Ars Electronica 1993
Festival-Program 1993
Back to:
Festival 1979-2007


Genetic Images

'Karl Sims Karl Sims

Darwinian evolution is a natural process of variation and selection, often summarized by the phrase: "survival of the fittest." It consists of a simple cycle. The most "fit" entities in a population survive and reproduce. The resulting offspring are copies or combinations of their parents, often with random alterations or mutations. Some offspring may be improvements on their parents, and as only the most fit of each new generation of offspring continue to reproduce, the population as a whole can slowly improve.

We are aware of this process as it relates to biological organisms, but these same principles are also at work in other evolutionary systems. They have led to the creation of many of the complex and wonderful phenomena of our world, including life, consciousness, and language. Many things propagate through the medium of human minds in a way resembling Darwinian evolution. Those scientific theories, religious beliefs, or even artistic styles most fit for spreading from person to person, continue to exist.
Darwinian evolution can be simulated on computers. Populations of virtual entities specified by coded descriptions in the computer can be evolved by applying these same natural rules of variation and selection. The definition of fitness can even be altered as the programmer desires. Natural evolution can be a very slow process – life on earth has taken almost four billion years to evolve to its current condition – but as computers steadily become faster, artificial evolution can be a practical and fascinating tool that can be applied in new ways. It is helpful as a method for studying the evolutionary process itself. It can also be used as a powerful device for searching for solutions to complicated problems, and as a technique for exploration in virtual worlds.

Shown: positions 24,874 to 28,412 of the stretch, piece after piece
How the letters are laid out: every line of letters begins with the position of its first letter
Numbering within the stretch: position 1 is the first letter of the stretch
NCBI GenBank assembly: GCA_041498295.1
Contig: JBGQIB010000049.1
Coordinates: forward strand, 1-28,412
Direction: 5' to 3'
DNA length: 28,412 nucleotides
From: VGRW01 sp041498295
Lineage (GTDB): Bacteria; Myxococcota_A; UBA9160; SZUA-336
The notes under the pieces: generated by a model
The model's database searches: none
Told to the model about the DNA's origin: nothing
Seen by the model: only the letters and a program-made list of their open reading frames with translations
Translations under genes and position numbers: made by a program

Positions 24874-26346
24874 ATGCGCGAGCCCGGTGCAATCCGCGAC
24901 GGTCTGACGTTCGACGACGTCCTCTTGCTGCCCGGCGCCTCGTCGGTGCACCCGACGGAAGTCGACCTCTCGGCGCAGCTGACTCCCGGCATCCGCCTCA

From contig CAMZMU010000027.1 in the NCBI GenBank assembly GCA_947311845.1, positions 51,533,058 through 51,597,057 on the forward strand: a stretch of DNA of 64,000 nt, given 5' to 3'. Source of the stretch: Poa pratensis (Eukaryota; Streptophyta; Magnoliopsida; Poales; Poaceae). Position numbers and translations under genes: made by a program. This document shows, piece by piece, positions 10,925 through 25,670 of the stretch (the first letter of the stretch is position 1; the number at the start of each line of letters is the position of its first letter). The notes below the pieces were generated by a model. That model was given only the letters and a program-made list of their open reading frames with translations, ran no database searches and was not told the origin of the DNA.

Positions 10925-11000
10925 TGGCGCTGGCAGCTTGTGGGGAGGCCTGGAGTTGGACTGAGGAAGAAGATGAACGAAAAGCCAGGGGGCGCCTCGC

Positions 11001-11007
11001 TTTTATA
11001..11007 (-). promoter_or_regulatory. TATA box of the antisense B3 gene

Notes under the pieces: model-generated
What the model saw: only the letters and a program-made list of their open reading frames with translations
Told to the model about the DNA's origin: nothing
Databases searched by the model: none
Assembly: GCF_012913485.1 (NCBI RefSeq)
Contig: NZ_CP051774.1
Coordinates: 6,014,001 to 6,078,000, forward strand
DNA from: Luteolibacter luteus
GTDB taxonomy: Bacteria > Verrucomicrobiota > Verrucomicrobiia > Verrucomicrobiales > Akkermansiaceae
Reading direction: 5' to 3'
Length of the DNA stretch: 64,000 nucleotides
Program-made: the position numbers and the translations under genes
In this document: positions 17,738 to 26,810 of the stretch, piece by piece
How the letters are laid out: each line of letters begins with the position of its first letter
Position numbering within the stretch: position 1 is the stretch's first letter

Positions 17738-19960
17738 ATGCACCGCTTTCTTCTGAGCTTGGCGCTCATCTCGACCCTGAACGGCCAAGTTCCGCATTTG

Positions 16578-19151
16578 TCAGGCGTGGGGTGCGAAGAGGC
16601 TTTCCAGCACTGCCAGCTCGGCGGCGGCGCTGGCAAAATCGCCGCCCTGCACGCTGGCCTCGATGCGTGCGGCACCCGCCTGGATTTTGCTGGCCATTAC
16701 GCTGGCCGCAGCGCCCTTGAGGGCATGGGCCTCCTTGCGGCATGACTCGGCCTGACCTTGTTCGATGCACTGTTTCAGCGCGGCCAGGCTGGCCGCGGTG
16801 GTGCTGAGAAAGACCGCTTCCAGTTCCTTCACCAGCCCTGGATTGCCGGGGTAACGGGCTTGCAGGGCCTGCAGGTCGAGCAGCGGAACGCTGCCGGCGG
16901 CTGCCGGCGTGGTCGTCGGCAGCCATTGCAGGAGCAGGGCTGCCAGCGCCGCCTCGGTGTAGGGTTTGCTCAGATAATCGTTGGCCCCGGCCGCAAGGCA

The viewers at this exhibit can observe a computer-simulated evolution in progress: an evolution of images. But in this evolution, the viewers are not just observers: they cause the evolution and direct its course.

A population of images is displayed by the computer on an arc of 16 video screens. The viewers determine which images will survive by standing on sensors in front of those they think are the most aesthetically interesting. The pictures that are not selected are removed and replaced by offspring from the surviving images. The new images are copies and combinations of their parents, with various alterations. This is an artificial evolution in which the viewers themselves interactively determine the "fitness" of the pictures by standing on the related sensors. As the cycle continues, the viewers of this simulated evolution collectively determine the pathway to previously unseen populations of pictures.

This interactive installation is an unusual collaboration between humans and machine: the humans supply decisions of visual aesthetics, and the computer supplies the mathematical ability for generating, mating, and mutating complex textures and patterns. The viewers are not required to understand the technical equations involved. The computer can only experiment at random with no sense of aesthetics – but the combination of human and machine abilities permits the creation of results that neither of the two could produce alone.

And analogy can be made between these images and biological organisms. The are both synthesized from "genetic" descriptions and are both subjected to the forces of evolution. An organism is grown from the coded instructions of its DNA. Similarly, these images are generated from the coded instructions of its DNA. Similarly, these images are generated from instructions in the form of computer coded mathematical equations. The computer code (or DNA) is the genotype, and the resulting images (or organism) is the phenotype.

When one or more of these images are chosen for survival, they reproduce by copying and combining their genetic descriptions, often acquiring some random mutations in the process. The new genetic descriptions produce offspring images that look similar to their parents, but often have significant alterations. Some mutations can increase the complexity of the genetic descriptions and cause the resulting images to increase in visual complexity. Complex equations can sometimes evolve that would be quite difficult for any human to design or even understand.